1. It was just husband does a lot of government work as well and spends a lot of time in D.C. I was so grateful that he wasn’t traveling that day. I guess what I found hopeful though was that these emails were not about the WTC on that particular day, but of memories and connections to the Towers back in better days…of marriage proposals, of fun visits to NY..or to watching the construction as they were being built…the more positive connections that people seemed to want to talk about.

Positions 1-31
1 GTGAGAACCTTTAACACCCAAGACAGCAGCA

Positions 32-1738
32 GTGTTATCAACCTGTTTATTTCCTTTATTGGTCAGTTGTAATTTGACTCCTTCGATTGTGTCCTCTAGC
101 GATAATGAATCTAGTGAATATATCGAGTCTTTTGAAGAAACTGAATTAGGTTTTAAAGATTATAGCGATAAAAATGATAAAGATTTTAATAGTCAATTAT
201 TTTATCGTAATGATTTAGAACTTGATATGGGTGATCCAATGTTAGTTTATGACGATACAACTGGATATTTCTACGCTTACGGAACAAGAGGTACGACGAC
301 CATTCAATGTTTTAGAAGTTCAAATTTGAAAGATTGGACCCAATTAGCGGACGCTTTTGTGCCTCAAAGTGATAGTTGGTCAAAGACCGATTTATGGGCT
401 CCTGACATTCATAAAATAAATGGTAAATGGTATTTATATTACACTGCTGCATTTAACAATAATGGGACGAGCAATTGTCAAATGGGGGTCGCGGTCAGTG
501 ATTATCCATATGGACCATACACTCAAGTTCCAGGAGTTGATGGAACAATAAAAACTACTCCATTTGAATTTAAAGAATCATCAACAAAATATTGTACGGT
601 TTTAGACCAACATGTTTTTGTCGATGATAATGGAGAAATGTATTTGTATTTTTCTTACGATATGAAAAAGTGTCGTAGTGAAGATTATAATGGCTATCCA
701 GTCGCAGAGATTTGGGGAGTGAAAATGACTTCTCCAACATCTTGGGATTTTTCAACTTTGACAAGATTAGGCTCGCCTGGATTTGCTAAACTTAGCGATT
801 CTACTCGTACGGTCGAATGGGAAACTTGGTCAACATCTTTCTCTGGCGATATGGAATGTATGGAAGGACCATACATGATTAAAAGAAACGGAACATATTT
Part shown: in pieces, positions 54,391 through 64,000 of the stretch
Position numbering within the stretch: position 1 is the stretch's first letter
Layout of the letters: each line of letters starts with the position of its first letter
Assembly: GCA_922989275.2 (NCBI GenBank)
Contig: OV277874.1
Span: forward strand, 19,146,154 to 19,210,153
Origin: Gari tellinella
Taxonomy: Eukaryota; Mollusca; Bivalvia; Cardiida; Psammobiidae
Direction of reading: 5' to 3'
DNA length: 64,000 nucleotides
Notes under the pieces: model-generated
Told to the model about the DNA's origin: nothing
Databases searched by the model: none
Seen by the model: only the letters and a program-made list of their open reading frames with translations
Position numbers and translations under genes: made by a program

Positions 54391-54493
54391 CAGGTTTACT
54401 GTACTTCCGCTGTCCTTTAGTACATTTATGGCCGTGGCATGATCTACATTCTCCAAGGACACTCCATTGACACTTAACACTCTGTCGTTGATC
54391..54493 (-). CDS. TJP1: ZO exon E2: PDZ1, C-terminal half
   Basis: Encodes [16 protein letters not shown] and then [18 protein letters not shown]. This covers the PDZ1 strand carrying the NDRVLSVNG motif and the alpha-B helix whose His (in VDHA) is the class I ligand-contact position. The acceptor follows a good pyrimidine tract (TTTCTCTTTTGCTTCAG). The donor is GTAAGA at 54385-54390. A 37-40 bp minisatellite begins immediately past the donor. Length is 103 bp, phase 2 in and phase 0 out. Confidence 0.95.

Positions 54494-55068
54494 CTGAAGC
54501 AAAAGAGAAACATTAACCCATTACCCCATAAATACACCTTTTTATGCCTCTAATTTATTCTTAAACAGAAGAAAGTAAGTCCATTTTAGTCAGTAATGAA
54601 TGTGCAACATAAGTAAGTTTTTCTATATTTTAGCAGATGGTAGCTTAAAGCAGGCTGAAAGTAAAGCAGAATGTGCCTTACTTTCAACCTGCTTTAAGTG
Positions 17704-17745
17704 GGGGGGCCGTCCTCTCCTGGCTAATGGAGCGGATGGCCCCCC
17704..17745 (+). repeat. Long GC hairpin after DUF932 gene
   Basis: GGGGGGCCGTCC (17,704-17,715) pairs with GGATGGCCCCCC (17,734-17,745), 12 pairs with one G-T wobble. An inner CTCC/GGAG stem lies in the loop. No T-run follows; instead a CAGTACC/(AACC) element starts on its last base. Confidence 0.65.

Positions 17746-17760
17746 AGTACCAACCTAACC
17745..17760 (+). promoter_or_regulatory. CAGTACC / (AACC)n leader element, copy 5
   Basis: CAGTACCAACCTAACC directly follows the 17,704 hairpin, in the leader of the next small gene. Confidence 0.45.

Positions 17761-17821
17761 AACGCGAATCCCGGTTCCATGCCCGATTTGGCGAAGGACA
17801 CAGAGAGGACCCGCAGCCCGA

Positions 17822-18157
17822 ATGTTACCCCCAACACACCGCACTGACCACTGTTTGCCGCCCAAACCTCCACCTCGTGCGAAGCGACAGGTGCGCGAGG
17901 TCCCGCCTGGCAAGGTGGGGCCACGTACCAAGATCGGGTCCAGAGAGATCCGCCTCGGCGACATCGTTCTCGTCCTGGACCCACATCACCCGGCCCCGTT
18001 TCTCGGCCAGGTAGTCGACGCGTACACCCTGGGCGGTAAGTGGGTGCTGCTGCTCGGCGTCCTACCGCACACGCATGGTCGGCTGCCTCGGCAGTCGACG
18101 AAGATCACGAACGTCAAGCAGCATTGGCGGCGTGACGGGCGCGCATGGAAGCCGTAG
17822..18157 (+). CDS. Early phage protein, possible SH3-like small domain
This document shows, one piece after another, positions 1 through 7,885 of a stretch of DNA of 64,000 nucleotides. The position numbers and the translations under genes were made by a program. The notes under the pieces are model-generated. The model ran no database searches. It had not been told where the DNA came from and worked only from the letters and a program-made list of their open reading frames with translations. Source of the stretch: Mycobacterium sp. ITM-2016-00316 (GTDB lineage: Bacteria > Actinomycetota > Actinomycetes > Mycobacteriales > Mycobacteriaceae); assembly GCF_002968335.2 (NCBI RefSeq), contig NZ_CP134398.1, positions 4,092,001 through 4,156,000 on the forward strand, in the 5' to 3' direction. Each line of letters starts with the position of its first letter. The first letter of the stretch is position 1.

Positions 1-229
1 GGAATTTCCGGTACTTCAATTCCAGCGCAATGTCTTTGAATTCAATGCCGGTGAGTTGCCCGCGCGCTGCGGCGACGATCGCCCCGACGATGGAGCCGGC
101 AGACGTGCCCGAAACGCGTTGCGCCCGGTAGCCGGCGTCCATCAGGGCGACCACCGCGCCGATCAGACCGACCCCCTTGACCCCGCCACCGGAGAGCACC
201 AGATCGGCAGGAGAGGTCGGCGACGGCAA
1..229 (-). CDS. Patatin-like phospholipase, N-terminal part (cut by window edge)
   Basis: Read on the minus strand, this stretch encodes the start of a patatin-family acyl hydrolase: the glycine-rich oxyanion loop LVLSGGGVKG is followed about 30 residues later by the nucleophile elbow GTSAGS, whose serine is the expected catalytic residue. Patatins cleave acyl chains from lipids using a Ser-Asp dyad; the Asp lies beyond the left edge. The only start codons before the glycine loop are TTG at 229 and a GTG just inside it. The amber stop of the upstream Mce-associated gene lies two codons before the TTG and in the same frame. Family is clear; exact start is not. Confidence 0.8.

8. A very striking picture! Must be strange now, knowing they are gone in that very tragic day. So it seems you just can prevent people from contacting you, to share their feelings – that’s nice to know!

  9. That’s a lovely picture, really. I was too close for too long, and am glad I’m far away now. It’s good to hear about “thinking beyond the horror” and it’s certainly been a long time.

  10. What a beautiful shot. I grew up in NYC, went to high school in Manhattan (Stuyvesant), and swing danced on the top floor, Windows on the World, as an adult.

    Your photos are so lovely.